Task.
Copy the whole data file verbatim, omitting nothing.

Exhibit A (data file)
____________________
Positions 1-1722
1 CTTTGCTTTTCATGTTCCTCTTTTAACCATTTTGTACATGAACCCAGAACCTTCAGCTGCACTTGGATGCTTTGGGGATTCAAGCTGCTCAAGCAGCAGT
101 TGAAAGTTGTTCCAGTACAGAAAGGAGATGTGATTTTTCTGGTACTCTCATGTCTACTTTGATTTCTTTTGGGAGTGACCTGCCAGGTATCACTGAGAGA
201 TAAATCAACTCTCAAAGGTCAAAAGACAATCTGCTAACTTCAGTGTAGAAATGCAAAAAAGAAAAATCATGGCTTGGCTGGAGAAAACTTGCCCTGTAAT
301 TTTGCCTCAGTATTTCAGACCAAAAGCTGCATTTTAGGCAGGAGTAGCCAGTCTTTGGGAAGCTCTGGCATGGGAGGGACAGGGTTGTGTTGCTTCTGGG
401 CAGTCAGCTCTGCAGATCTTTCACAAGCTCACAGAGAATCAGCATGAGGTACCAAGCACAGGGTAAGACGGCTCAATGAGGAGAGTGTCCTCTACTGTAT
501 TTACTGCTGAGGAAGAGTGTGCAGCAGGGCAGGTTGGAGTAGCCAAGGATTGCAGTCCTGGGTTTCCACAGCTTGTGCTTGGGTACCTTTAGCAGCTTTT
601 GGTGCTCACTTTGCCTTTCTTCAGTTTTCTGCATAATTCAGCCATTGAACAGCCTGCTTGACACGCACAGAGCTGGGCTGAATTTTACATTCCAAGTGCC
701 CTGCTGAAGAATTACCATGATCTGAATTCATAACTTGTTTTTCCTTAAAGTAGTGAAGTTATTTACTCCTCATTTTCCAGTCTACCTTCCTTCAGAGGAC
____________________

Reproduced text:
Positions 1-1722
1 CTTTGCTTTTCATGTTCCTCTTTTAACCATTTTGTACATGAACCCAGAACCTTCAGCTGCACTTGGATGCTTTGGGGATTCAAGCTGCTCAAGCAGCAGT
101 TGAAAGTTGTTCCAGTACAGAAAGGAGATGTGATTTTTCTGGTACTCTCATGTCTACTTTGATTTCTTTTGGGAGTGACCTGCCAGGTATCACTGAGAGA
201 TAAATCAACTCTCAAAGGTCAAAAGACAATCTGCTAACTTCAGTGTAGAAATGCAAAAAAGAAAAATCATGGCTTGGCTGGAGAAAACTTGCCCTGTAAT
301 TTTGCCTCAGTATTTCAGACCAAAAGCTGCATTTTAGGCAGGAGTAGCCAGTCTTTGGGAAGCTCTGGCATGGGAGGGACAGGGTTGTGTTGCTTCTGGG
401 CAGTCAGCTCTGCAGATCTTTCACAAGCTCACAGAGAATCAGCATGAGGTACCAAGCACAGGGTAAGACGGCTCAATGAGGAGAGTGTCCTCTACTGTAT
501 TTACTGCTGAGGAAGAGTGTGCAGCAGGGCAGGTTGGAGTAGCCAAGGATTGCAGTCCTGGGTTTCCACAGCTTGTGCTTGGGTACCTTTAGCAGCTTTT
601 GGTGCTCACTTTGCCTTTCTTCAGTTTTCTGCATAATTCAGCCATTGAACAGCCTGCTTGACACGCACAGAGCTGGGCTGAATTTTACATTCCAAGTGCC
701 CTGCTGAAGAATTACCATGATCTGAATTCATAACTTGTTTTTCCTTAAAGTAGTGAAGTTATTTACTCCTCATTTTCCAGTCTACCTTCCTTCAGAGGAC